With his odd job as one of the few master tree-climbing instructors in the world, Tim Kovar has explored the tropical rainforests of the Amazon, set ropes for a canopy researcher in Costa Rica, hunted for tree-slithering cobras in India’s Western Ghats, and hoisted himself up a 250-foot giant sequoia in California’s Sierra Nevada.
“I feel at peace when I’m up here,” says Kovar, 43, perched high on a branch of an oak tree at Tree Climbing Planet, his school near Oregon City, Ore. (pop 31,859).
“It feels like coming home.”
In the picturesque setting, Kovar instructs climbers-in-training how to use saddles attached to ropes and demonstrates a safety knot that each must tie before hoisting themselves aloft into a towering white oak he calls “Pagoda.”
“You can go as high and as fast as you want, but this isn’t a competition,” he tells a group of beginning climbers.
“Take your time.”
Kovar first discovered the joy of climbing trees as a boy in Fremont, Neb. (pop. 26,397), where he spent hours in a weeping willow and elm in his backyard. His first rope was his dad’s garden hose. Climbing trees initially was “about finding cool hiding places,” but eventually Kovar found sanctuary and independence among the leaves and limbs.
Trees became a source of employment for Kovar in 1992 when he worked as a professional arborist and learned about recreational climbing through Tree Climbers International, Peter Jenkins’ pioneering school in Atlanta, Ga.
As soon as Kovar started helping others ascend into the treetops, Jenkins knew his young protégé would be leaving the tree-trimming business. “He’s the quintessential teacher,” says Jenkins, 64, who awarded Kovar the title of master tree-climbing instructor in 1996.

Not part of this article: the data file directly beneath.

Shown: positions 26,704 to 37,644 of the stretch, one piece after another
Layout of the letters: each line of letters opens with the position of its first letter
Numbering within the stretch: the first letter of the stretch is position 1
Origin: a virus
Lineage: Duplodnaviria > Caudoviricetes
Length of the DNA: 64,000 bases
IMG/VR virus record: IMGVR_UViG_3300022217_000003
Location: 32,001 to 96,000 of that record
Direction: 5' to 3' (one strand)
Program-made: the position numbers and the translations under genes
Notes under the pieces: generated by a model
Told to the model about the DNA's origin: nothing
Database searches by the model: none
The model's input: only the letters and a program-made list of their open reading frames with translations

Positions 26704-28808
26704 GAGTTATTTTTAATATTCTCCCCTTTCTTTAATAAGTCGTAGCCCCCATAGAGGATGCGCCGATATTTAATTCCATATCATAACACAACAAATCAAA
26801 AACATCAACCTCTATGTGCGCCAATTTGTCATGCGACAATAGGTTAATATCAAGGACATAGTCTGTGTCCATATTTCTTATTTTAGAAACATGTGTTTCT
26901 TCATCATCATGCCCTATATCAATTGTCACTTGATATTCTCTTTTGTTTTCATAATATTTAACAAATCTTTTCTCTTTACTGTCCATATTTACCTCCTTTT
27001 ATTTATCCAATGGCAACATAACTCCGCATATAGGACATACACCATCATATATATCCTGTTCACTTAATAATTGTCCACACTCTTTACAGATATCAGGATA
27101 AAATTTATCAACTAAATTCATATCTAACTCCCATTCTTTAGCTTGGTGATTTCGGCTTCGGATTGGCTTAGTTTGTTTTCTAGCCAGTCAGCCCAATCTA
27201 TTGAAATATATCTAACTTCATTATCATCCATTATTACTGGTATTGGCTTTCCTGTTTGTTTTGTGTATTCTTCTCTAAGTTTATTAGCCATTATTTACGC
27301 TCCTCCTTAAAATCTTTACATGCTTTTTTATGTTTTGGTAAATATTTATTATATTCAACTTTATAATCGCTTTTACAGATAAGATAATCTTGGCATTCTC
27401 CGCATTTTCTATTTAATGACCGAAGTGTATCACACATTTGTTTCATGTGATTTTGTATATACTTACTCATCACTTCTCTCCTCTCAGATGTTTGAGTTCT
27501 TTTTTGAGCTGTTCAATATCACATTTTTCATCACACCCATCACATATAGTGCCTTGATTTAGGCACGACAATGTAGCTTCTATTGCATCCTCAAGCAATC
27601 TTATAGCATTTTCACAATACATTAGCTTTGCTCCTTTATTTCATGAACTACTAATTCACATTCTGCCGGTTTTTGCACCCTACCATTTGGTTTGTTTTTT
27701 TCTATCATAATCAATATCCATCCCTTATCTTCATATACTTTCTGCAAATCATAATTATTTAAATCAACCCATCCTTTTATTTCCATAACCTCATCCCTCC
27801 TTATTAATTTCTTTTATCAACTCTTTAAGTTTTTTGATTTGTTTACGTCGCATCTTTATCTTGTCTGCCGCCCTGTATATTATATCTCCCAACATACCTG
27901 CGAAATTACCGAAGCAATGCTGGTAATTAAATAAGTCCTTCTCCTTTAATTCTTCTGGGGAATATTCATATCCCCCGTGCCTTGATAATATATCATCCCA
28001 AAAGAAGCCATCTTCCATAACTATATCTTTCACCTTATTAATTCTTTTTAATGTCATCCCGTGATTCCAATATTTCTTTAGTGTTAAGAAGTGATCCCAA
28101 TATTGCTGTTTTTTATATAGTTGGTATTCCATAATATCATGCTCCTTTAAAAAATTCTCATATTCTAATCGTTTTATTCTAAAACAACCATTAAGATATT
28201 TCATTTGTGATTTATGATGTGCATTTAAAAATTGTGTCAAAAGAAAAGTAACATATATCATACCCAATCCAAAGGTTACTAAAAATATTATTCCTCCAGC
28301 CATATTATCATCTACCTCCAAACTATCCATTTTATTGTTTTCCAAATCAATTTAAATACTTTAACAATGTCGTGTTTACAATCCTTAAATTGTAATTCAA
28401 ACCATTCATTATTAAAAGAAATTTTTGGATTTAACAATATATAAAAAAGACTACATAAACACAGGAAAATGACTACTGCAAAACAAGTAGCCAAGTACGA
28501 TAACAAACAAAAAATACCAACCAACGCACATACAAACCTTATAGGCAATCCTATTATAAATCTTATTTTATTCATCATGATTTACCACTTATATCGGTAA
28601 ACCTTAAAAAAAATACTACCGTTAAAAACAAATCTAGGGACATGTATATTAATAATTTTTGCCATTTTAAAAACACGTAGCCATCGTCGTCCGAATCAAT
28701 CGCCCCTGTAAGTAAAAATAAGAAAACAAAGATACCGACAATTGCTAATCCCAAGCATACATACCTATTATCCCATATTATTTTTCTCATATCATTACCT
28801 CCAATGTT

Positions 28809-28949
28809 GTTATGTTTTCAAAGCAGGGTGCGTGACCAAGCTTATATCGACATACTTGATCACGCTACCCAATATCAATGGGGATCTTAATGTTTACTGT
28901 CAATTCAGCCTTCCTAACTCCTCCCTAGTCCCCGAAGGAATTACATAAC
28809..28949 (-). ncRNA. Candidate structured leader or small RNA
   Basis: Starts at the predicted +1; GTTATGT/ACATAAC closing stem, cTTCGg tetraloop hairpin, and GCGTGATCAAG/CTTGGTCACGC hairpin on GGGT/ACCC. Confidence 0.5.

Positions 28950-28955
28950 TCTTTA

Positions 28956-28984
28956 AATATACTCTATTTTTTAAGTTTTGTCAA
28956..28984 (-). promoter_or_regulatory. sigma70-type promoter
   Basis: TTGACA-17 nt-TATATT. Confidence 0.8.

A few memorable climbs early in Kovar’s teaching career deepened his resolve to help people appreciate the environment and understand that trees are more than glorified jungle gyms.
In 1992 in Atlanta, two 75-year-old women thought they’d never climb a tree again, but Kovar shepherded them 25 feet up an oak and helped them recapture a piece of their childhood. It showed him, he says, that “the inner child just beams when you’re up in the treetop.”
Four years later, he coached a blind climber who taught him to slow down and enjoy the beauty of the outdoors. “She started telling me about the smells and the sounds—all the stuff I was missing on these fast climbs,” Kovar says. “I realized there’s a whole other world that I was zipping past.”
For about six months each year, Kovar travels the globe—to 15 countries so far—to work on ecotourism projects, scientific expeditions, and photography and film productions. In the summer, he returns to Oregon to teach classes at his own school.
During the last 20 years, he has coached an estimated 15,000 people, ages 4 to 84, into the canopy. He also teaches technical knot tying and other skills to students so they can climb trees on their own or instruct others.
His clientele is diverse, ranging from thrill-seekers and nature lovers to arborists and researchers whose work requires climbing know-how. Last year, Kovar worked with a college anthropology professor who tracks wild lemurs in Madagascar and a physician in Portland, Ore., seeking to reconnect with her youth when she scrambled into the trees in her grandmother’s cherry orchard in Romania.
“You’re just kind of free,” says John Voneynern, 15, of Mulino, Ore. “You can see everything.”